Most investment portfolios are comprised of real property, stocks, bonds, and mutual funds – but there is an additional group of investments that may be suitable for certain investors. Most commonly known as Structured Products, these alternative investments have recently experienced a surge in popularity among U.S. investors. Because of their ability to address a wide variety of investor objectives, Structured Products can help investors diversify their portfolio, manage risk, and take advantage of specific market views.
Structured Products combine many of the features of traditional investments such as bonds with financial derivatives such as options. This combination allows for returns linked to the performance of underlying investments, such as individual securities, market indexes, currencies, and commodities. Structured Products provide a range of additional features, including:
- Different levels of principal protection
- Enhanced yield
- Higher-than-market coupons
It is important to note, however, that Structured Products are complex and best intended for sophisticated investors, and may have costs of ownership, such as brokerage fees. Structured Products carry certain unique risks which should be carefully considered and fully understood by financial professionals and individual investors before investing. Read more about Risks and Considerations.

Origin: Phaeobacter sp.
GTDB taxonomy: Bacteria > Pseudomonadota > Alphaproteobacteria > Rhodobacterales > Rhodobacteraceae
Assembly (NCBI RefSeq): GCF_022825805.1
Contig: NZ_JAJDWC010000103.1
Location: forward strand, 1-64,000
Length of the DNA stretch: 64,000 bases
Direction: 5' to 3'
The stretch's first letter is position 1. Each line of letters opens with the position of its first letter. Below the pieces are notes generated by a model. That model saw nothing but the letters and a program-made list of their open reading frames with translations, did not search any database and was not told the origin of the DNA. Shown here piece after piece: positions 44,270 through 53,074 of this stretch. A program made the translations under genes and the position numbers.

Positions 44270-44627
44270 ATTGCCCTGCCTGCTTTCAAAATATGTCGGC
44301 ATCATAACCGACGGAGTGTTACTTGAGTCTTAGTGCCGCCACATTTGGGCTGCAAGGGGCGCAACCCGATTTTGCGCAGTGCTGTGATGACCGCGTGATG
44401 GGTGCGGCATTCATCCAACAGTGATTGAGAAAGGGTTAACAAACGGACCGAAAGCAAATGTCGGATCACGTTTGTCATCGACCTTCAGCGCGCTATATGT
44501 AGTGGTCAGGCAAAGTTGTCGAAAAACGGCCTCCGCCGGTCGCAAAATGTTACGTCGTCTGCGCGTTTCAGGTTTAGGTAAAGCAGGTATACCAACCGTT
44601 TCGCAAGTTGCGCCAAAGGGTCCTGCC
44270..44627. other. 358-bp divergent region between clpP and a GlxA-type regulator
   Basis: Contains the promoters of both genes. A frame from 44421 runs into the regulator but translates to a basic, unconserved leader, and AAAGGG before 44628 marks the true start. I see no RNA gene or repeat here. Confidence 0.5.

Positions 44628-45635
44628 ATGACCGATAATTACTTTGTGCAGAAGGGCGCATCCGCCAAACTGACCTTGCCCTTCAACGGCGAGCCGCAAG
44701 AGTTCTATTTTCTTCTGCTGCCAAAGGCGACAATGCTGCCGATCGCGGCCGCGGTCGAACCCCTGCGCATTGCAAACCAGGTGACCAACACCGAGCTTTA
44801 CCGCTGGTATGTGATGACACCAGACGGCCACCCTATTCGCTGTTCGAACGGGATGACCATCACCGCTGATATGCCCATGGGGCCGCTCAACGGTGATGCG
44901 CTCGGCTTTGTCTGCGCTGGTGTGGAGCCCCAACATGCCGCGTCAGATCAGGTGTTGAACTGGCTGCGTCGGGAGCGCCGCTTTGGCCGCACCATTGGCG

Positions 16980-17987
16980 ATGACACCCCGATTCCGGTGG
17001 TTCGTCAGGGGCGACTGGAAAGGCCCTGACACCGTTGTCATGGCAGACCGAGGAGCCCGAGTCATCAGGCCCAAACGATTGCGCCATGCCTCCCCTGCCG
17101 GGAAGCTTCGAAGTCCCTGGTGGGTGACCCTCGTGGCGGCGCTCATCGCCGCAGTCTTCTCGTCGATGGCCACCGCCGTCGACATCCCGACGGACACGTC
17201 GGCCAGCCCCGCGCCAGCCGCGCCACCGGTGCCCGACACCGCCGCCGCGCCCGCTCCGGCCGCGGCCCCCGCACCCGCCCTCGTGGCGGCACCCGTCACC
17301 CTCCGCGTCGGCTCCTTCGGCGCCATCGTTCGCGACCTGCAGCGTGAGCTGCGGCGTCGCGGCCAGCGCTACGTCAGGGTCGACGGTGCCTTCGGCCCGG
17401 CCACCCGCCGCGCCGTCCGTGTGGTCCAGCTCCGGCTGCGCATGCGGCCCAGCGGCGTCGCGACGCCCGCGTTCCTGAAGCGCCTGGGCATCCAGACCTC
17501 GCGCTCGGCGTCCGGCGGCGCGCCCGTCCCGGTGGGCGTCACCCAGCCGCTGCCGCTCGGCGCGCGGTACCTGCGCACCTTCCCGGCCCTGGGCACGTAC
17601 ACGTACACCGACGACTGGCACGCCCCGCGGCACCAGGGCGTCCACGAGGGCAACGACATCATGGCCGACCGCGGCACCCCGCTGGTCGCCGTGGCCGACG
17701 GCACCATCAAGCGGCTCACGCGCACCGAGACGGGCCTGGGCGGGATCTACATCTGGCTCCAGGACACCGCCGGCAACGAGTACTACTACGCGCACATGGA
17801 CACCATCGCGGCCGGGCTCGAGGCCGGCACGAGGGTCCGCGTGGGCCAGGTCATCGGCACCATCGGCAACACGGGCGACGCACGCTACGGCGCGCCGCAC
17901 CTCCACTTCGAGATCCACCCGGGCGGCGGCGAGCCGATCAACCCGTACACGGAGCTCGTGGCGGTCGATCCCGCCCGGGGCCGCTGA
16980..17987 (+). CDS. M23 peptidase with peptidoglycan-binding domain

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Reverse Convertible Securities and Structured Notes are offered via prospectus, offering circular or disclosure statement. You can obtain these documents through your investment representative or dealer, or through the EDGAR section of the Securities and Exchange Commission (SEC) website at www.sec.gov. Carefully review these documents prior to making an investment decision. For additional information or to place an order, please contact your financial advisor or your firm’s trading desk. Structured Products are not suitable for all investors. Risks may include loss of principal or the possibility that at expiration the investor will own the reference asset at a depressed price. Structured Products often limit or cap upside participation in the reference asset, particularly if some principal protection is offered or if the security pays an above-market rate of interest. They contain a derivative component whose profit and loss potential emulates an option contract, particularly those where principal invested is at risk from market movements in the reference security. Even though Structured Products pay interest like debt securities, the potential loss of the principal for many such products may make them unsuitable for investors seeking alternatives to conventional debt securities. Certain securities discussed in this material are registered with the Securities Exchange Commission (the “SEC”) and the issuer of those products has filed a registration statement (including a prospectus, a prospectus supplement and a preliminary pricing supplement) with the SEC. All relevant offering documents including term sheets and prospectuses should be consulted prior to investing in these securities. Certain securities discussed in this material are not registered with the SEC but are issued pursuant to an exemption from registration. Before Investors make any investment, they should read the prospectus supplement and preliminary pricing supplement for registered securities filed with the SEC or the relevant offering documents for non-registered securities for more complete information about such issuer and the securities being offered. Investors should understand characteristics, risks, and rewards of each Reverse Convertible as well as those of the reference asset before making a decision to invest in the security. Investors should contact their own accounting, tax or legal advisors to review the suitability of any investment. Structured Notes are investment vehicles issued as either registered securities, non-registered securities, or as certificates of deposit. Registered securities are filed with the SEC as medium term notes. Non-registered securities are exempt from SEC registration and are typically issued by foreign-based banks via their U.S. branch offices using a 3A2 exemption. Certificates of deposit are insured by the Federal Deposit Insurance Corporation, please visit www.fdic.gov for current deposit insurance limits. Certificates of Deposit are not considered securities.